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When can a Defendant extricate itself from a FRAND trial?


In a judgment handed down on 17 January 2020 in Koninklijke Philips NV v ASUS Computer Incorporation & Ors [2020] EWHC 29 (Ch) Mr Justice Marcus Smith has ruled on the circumstances in which a Defendant may seek to extricate itself from a FRAND trial intended to determine the appropriate FRAND rate for the licensing of a Claimant’s patent portfolio.

The first Defendant group (“ASUS”) had a small market in the UK for products requiring a licence to the relevant portfolio. They indicated that they no longer wished to rely on the Claimant’s FRAND undertaking to obtain a license and were prepared to be enjoined from infringing the relevant portfolio in the UK. In those circumstances, they applied to be removed as Defendants from the forthcoming FRAND trial, relying on the recent judgment of the Court of Appeal in TQ Delta LLC v ZyXel Communications.

In contrast to the position in TQ Delta, there remained a dispute between the parties as to the quantum of compensatory damages for past infringement. Accordingly, in order for their application to succeed, it was necessary for ASUS to strike out and/or obtain summary judgment in respect of those parts of the Claimant’s pleading advancing its rival case on quantum.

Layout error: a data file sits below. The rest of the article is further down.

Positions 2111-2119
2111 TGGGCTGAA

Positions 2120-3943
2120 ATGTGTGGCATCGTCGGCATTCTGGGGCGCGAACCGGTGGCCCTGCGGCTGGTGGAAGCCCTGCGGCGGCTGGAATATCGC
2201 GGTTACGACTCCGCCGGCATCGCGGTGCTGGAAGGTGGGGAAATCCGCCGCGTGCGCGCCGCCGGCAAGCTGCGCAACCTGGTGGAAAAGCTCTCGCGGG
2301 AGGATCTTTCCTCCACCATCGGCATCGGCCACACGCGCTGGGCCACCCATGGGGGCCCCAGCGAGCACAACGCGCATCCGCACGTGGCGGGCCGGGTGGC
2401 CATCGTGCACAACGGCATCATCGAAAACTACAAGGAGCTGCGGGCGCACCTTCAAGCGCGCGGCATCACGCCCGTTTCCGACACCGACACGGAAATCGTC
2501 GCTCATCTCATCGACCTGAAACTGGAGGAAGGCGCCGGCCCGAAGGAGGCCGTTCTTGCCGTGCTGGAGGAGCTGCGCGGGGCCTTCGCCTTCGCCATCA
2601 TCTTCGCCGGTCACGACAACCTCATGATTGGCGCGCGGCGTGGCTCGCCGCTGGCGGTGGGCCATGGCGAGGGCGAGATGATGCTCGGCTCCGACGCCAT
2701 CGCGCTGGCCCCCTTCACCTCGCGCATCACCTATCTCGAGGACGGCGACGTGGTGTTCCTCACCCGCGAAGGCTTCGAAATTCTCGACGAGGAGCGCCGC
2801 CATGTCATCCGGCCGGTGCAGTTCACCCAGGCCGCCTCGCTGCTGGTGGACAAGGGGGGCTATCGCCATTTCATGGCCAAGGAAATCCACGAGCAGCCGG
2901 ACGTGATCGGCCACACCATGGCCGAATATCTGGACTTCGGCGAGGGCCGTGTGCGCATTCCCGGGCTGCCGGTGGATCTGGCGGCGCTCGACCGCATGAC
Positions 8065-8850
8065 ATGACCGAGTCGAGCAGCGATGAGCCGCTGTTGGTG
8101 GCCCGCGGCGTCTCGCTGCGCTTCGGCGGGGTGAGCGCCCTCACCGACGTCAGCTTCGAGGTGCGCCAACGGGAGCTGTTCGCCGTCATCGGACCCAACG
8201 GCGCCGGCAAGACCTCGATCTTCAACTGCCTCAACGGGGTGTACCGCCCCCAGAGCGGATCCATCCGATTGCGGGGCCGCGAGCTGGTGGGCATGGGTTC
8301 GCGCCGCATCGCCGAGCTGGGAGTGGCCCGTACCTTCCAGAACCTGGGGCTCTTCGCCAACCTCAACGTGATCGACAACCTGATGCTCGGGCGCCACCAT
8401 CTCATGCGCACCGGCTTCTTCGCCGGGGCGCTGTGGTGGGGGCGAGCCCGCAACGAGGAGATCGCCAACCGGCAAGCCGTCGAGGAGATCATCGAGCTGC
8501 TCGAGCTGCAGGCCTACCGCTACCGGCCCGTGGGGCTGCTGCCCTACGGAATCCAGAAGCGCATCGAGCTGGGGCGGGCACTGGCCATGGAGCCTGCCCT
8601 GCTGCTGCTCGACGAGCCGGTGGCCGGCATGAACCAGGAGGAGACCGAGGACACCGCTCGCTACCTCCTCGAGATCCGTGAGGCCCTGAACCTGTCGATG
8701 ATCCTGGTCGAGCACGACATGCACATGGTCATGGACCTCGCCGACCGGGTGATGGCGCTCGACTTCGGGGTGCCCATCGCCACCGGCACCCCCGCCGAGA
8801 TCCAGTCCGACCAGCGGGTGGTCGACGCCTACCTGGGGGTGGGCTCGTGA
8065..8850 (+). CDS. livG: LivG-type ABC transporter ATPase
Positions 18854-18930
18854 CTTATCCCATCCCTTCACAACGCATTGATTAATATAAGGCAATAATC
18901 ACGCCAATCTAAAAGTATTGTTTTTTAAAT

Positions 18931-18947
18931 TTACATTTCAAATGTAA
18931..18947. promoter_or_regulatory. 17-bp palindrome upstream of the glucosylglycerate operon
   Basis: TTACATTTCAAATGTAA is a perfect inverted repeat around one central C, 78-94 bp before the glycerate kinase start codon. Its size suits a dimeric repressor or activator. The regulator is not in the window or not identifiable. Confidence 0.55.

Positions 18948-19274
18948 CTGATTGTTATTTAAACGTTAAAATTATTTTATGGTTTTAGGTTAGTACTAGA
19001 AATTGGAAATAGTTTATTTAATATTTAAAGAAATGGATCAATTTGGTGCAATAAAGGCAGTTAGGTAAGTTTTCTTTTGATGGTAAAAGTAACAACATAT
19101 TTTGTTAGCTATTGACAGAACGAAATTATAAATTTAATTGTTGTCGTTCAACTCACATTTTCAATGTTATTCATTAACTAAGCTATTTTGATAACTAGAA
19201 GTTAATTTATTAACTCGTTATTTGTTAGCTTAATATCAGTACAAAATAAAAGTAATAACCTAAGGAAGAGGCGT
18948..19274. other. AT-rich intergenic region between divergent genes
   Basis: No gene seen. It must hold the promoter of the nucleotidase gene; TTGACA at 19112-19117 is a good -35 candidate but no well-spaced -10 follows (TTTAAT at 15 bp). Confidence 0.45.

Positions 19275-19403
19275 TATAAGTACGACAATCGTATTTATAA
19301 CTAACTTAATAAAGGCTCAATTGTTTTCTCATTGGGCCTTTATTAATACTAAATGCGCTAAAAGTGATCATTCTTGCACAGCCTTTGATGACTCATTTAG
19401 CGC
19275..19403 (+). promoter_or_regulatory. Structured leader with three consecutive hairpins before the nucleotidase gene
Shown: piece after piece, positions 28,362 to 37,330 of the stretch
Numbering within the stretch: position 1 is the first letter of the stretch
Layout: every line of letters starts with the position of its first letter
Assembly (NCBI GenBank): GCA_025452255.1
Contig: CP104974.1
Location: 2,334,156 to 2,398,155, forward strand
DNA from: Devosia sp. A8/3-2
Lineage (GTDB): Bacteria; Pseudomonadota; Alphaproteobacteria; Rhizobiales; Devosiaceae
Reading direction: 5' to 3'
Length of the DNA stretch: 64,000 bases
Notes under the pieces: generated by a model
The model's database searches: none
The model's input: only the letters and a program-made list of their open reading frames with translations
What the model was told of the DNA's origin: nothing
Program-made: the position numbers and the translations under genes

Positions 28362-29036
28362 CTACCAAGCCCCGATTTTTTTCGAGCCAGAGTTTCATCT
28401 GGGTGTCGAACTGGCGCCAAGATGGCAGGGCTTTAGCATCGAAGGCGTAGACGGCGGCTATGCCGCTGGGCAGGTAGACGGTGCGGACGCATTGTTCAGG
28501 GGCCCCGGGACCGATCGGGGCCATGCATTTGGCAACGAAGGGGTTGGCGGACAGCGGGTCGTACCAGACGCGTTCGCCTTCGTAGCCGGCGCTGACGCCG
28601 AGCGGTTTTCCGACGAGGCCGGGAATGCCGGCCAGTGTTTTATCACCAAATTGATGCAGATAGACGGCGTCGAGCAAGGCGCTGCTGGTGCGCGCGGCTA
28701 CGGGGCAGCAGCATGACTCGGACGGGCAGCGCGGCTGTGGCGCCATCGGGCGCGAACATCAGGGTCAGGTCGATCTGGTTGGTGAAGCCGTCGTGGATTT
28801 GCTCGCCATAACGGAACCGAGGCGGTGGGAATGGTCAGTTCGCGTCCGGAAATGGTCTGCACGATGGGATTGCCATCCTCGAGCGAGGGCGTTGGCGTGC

The Court emphasised that the process whereby damages for infringement of UK patents are assessed is heavily fact based. In particular, the extent to which the terms of a licence which the Court has declared to be FRAND are relevant to the terms of the counterfactual licence that would have been concluded but for the infringement is a question of fact to be determined at trial and is not susceptible of summary determination. Accordingly, the ASUS application was dismissed.

A copy of the judgment is here.

Sarah Ford QC appeared, instructed by Bristows LLP, for the Claimant.

Emma Mockford appeared, instructed by Taylor Wessing LLP, for ASUS. Daniel Piccinin is also acting for ASUS in connection with the proceedings.